The Bombay Playlist: Songs by international bands inspired by the Maximum City

The Bombay Playlist: Songs by international bands inspired by the Maximum City
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I worked my way through University working part time in a variety of odd jobs.  After working as busboy (table cleaner), bartender, taxi driver, house painter, custodian (in American English that means the person who cleans up offices after hours), fast order chef, carnival operator, baker and waiter in a trendy Indian restaurant along the Mississippi waterfront in Minneapolis, I landed my ideal role: parking lot attendant.

This was a prized capture for a number of reasons. Though I had to get up early, the lots were usually full by 8.30 in the morning. That meant three solid hours of paid study time as every 15 minutes or so a car left and I allowed another to enter. Thanks to labour organisation, the pay was well above the minimum wage of the day and the work itself could be done by anyone with the intellectual capacity of an ant.  As far as jobs go, it was nearly perfect.

At one particular parking lot I extracted another minor pleasure.  Various colleagues, had over the years begun a list of  suggested “band names” to which I and others contributed.  Every time I was assigned to that particular lot I revelled in reviewing the scrawled list and adding another name or two to it.  My best contribution was “Yasser and the Gaza High Steppers”. (For a contemporary version of this list check out any of a number of band name generators on line.)

This is a rather long-winded way to introduce this week’s Sunday Sounds collection: songs by groups with Bombay in their name.   The appropriation of names from Indian places into rock n roll bands is simply (if you want to look at that way) an extension of the Orientalist practice of tapping into the exotic mysterious and dark  “East”. A form of cultural plunder.

Or it could be that some of the names are just so perfectly fit-for-purpose.  Case in point, Bombay. The great Indian city’s two-syllabled name is punchy, sharp, short and works essentially because of its sonic tones.  Bom. Bay. Sort of like a drum intro or the snapped reverb of slap bass.  It is as playful as an infant’s gurgle and as threatening as a blitzkrieg.

Grandmaster Flash had a song called New York New York, which has been much quoted over the years. I can’t help but thinking that in addition to its sonic qualities Bombay also is so favoured as a band name because it, like Flash’s Big Apple, is simply a place where anything goes.

Bombay Bombay
Big city of dreams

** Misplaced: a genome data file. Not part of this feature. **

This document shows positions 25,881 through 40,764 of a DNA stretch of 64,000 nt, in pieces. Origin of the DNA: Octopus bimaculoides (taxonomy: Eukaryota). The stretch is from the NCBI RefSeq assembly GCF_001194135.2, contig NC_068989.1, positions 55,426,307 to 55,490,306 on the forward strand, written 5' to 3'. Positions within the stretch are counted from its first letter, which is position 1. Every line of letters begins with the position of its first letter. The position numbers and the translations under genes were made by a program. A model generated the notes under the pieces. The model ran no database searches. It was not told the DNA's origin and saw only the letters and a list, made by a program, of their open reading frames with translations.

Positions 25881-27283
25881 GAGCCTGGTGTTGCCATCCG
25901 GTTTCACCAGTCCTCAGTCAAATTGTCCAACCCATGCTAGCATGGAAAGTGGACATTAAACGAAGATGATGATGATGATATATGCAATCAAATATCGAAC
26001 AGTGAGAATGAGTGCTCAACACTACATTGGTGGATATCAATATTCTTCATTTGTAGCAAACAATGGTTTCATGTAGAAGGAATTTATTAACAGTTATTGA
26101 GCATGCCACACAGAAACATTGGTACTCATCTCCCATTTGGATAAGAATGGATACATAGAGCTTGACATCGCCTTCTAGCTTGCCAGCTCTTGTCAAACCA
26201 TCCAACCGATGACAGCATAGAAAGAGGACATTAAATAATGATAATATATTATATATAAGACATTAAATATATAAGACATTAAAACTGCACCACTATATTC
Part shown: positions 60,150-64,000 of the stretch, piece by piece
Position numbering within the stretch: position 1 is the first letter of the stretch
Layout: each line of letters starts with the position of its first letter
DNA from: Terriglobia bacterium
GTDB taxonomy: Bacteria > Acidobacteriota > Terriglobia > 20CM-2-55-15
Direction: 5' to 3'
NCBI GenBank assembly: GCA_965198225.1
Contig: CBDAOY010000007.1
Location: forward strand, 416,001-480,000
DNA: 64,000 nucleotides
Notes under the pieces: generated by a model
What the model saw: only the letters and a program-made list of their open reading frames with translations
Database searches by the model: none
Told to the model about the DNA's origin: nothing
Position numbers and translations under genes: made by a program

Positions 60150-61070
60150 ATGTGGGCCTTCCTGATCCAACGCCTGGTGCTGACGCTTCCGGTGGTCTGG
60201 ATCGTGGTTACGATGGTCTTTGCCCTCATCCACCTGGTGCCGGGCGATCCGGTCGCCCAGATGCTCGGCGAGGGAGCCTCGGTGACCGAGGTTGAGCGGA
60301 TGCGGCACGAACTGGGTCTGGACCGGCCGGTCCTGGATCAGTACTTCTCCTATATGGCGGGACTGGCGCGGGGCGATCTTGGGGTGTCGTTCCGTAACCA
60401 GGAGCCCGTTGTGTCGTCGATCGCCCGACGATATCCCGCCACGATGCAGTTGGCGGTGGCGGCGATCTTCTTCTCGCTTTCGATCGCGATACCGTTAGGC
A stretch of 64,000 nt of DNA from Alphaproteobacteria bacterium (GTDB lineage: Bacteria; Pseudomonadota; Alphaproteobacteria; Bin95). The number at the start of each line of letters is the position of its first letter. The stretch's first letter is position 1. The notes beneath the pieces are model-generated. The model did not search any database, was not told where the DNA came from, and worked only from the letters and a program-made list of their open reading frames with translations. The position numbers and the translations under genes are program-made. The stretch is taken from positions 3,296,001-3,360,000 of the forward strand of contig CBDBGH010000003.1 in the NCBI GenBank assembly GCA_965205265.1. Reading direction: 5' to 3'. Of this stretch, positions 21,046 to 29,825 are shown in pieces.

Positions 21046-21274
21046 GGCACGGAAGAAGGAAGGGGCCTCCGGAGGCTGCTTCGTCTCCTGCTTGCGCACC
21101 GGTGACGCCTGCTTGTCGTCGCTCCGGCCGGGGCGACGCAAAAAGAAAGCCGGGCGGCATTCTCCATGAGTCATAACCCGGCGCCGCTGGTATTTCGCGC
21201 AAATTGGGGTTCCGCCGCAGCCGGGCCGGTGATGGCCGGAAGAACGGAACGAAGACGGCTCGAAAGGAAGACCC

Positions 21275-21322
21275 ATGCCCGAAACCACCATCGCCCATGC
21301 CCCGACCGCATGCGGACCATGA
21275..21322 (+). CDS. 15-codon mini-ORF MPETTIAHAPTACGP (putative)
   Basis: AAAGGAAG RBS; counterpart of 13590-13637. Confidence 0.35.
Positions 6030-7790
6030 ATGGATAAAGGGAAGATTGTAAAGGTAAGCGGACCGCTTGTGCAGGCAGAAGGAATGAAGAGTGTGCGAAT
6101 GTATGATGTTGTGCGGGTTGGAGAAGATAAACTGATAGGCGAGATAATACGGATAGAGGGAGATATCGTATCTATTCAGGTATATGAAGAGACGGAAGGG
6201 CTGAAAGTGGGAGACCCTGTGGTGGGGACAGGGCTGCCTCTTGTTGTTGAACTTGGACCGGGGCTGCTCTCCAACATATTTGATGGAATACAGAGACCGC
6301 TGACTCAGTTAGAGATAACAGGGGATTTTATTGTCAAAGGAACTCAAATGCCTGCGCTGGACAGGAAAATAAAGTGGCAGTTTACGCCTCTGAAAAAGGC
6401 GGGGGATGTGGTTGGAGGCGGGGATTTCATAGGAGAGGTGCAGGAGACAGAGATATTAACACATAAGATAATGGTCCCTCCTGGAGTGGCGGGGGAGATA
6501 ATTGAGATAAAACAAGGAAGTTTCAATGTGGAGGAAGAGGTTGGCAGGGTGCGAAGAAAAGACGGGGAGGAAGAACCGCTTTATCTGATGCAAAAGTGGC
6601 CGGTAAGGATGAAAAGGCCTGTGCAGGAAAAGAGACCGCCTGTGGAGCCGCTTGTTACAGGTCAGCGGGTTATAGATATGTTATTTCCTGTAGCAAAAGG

And everything in Bombay
ain’t always what it seems.

Here is an international selection of bands who are inspired in some way or another by that wild diversity of India’s number one metro.

The Bombay Royale (Australia)
Wild Stallion Mountain
Melbourne’s favourite Bollywood revue cabaret collective cranks up the craziness a couple of notches with this brilliant pastiche of cowboy movies and Hindustani love-angst. Blending light, colour, rhythm, rhinestone cowboys and dancing equines, the Royales dish up a deliciously delightful dish of desi disco as weird as it is exhilarating.

Bombay Dub Orchestra (UK)
Monsoon Malabar
In the same way that the English Horn is neither English nor a horn, the men behind Bombay Dub Orchestra are not from Bombay and do not really produce dub music.   Rather they effectively draw on the name recognition of one of the world’s most famous cities to prick your attention.  In this trancey track Gary Hughes and Andrew Mackay demonstrate their modus operandi of grafting sounds and beats from India with those of other off-the-beaten-track places to create atmospheres of swirling tones and hypnotic chilled loops.

Black Bombay (Italy)
Rice Field Chant
La pilaa de saqiyaa
paimaanaa paimaane ke baad

So sings an unidentified female voice to open this lilting track by an enigmatic electronic outfit called Black Bombay.  Internet searches don’t reveal much other than the record label which produced their only album is based in Italy. Indeed, I would bet that there is no band here at all but rather the work of a single DJ.  Ah…those mysteries of the Orient! Whoever they are and wherever they hail from, this music has a very contemporary feel. Some call it trip hop, others chill out.  As for me, I love the Indian jumbo on the album cover!

Black Bombaim (Portugal)
About as far across the musical universe as you can get comes another Black Bombay, though this time using the Portuguese original  “Bombaim” (good bay).  There is nothing chilled out about this threesome’s music. Black Bombaim seems to channel those dark alleys of the city where gangsters and those who want to remain invisible live. Their heavy droning sound captures the frenetic unrelenting throbbing of a giant megacity well, though like an hour in peak hour traffic it is nice to find relief.

Bombay Bicycle Club (UK)
Always Like This
Eventually it would have to happen. An English pop group looks to the national cuisine for inspiration. Lifting their name from a chain of Indian eateries, this BBC is no stranger to the charts and fan clubs.  A much hyped and much admired group that produces an upbeat brand of guitar driven pop, BBC started out when its members were still in secondary school.  In 2013 after some travels in India by chief  Bicyclist Jack Steadman, they released so long see you tomorrow (perhaps a reference to phirmilenge?) with songs that contained obscure writing credits to RD Burman and Hemant Kumar.  This is one such.